The days have lengthened, the sun is higher in the sky and the wildflowers are out, as Utah’s winter resorts put on their summer best and welcome the offseason.
All manner of entertainment awaits locals and visitors to Utah’s high country – from mountain biking to thrill rides to just plain settin’ and inhaling the cool mountain air. Foodies can get their jones satisfied at dozens of culinary events – like mountaintop Sunday farm-to-table meals at Powder Mountain -- while music junkies will have to hustle to make it through a crowded calendar of outdoor concerts and festivals, including Sundance’s new concert series.
Many of Utah’s 14 ski and snowboard resorts reopen a lift or two for scenic rides and both hiking and biking access. They also focus on keeping the kids occupied with adventure parks, thrill rides and challenges like the new WreckTangle obstacle course at Snowbird.
Up the canyon at Alta, alpine lovers finally can get into wildflower-haven Albion Basin via a chairlift. The Little Cottonwood Canyon mountain will run the Albion lift on weekends and holidays to not only give visitors a taste of above-treeline terrain but also to protect that terrain from too much foot and vehicle travel. And, the Albion Grill will be open seven days a week to slake appetites and thirsts.
Over the ridge, Brighton doesn’t run its lifts in the summer but improved access has put Brighton Lakes within hikers’ reach. Start out at the base of the mountain and choose from more than a dozen routes into four high alpine lakes. Later in the summer, there’s no better place to see wildflowers.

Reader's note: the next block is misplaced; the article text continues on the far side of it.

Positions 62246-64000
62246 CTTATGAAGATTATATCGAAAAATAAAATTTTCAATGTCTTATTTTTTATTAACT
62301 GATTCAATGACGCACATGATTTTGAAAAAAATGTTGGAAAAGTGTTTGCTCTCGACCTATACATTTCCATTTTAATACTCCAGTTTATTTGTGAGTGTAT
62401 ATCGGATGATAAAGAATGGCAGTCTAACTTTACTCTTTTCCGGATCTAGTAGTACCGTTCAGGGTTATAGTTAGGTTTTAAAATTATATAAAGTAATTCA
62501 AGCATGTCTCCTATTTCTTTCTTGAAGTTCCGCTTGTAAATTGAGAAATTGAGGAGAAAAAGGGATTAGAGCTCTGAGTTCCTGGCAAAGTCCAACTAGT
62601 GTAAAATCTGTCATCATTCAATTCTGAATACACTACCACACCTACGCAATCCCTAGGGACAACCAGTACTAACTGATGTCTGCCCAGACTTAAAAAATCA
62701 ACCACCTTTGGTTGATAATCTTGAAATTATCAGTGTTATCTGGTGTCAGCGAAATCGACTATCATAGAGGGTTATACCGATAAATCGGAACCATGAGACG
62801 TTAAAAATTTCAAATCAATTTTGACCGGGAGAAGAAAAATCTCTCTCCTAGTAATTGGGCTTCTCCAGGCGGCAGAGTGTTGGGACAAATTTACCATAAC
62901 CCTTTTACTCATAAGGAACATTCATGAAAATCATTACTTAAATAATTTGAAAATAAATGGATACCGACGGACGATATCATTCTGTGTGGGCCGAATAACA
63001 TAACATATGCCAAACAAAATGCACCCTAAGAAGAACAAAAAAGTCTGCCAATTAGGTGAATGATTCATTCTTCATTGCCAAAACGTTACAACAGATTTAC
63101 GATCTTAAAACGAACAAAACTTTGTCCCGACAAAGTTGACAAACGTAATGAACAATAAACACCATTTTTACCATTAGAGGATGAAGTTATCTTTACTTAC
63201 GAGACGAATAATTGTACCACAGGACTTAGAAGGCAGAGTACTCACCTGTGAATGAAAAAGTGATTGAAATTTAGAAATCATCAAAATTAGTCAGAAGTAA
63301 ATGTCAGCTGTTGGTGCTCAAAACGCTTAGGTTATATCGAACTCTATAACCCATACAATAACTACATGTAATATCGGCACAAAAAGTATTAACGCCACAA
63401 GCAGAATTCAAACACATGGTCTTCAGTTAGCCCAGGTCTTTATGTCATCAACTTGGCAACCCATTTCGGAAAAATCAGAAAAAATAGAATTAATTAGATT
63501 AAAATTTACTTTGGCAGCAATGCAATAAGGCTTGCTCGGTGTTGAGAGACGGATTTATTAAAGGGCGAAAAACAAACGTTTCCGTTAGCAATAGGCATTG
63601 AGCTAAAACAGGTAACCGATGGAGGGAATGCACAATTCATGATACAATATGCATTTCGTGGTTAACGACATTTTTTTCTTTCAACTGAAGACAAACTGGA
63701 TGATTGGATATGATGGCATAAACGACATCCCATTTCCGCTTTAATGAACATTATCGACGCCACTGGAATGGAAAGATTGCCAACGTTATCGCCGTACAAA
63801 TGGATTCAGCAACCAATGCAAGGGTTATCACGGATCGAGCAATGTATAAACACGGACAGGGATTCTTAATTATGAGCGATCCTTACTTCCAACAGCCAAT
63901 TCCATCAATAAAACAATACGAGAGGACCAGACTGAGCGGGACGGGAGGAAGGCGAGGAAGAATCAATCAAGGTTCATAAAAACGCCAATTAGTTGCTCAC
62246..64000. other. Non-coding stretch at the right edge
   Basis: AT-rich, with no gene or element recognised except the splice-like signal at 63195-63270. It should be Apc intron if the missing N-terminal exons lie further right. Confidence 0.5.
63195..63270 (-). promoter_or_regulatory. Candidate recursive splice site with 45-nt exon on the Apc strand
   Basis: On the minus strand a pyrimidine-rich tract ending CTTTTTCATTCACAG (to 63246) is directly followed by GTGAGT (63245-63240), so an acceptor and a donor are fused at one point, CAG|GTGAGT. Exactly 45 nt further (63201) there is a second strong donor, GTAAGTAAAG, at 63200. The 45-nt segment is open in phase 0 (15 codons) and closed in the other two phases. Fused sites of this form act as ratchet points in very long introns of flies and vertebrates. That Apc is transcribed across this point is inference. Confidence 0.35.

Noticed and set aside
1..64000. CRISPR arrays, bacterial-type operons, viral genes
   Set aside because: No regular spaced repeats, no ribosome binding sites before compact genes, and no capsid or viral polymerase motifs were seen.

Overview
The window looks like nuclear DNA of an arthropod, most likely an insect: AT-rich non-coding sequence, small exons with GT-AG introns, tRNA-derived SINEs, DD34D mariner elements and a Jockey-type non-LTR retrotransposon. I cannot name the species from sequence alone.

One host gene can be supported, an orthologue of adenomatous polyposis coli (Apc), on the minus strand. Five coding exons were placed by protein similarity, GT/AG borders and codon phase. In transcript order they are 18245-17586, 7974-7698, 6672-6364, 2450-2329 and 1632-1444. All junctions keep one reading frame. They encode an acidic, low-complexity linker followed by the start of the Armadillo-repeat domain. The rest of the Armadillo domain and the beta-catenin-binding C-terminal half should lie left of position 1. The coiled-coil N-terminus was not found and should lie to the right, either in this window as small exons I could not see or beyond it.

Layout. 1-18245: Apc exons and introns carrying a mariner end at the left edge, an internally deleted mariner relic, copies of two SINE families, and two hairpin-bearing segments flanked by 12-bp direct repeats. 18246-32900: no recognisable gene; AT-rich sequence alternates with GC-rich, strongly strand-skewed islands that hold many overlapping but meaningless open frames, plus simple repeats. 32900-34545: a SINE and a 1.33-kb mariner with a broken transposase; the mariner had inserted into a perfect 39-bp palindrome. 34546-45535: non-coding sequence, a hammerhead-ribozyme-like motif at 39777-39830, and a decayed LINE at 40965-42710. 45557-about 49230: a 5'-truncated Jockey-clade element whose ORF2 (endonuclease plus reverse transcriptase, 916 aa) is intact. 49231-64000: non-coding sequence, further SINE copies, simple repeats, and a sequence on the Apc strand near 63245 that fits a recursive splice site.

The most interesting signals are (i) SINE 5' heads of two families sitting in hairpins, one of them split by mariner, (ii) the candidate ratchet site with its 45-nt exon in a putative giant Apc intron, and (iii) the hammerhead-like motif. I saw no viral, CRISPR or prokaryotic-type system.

Up north, Utah’s newest ski and snowboard mountain Cherry Peak touts its “redneck water slide” aka Little Bear Bottoms Slide, which has no website or publicity and is merely a backyard sheet laid down a steep slope. On top of that, you have to GPS “5000 S, Hwy 89-91” to find the general location.
Deer Valley has upped its mountain biking game this summer, with a major trail overhaul and a mountain biking school that teaches basic techniques and conducts tours around the mountain.
Next door at Park City Mountain, longer is better with a 3,000-foot alpine slide – reputed to be the longest in U.S. – and 4,000-foot mountain coaster curls down the mountain in the active base area.
A biking trail overhaul also has occurred at Brian Head, which is building a reputation for top-class trail and competitions. Access is both via chairlift and daily shuttle service that begins at the base of the southern Utah mountain.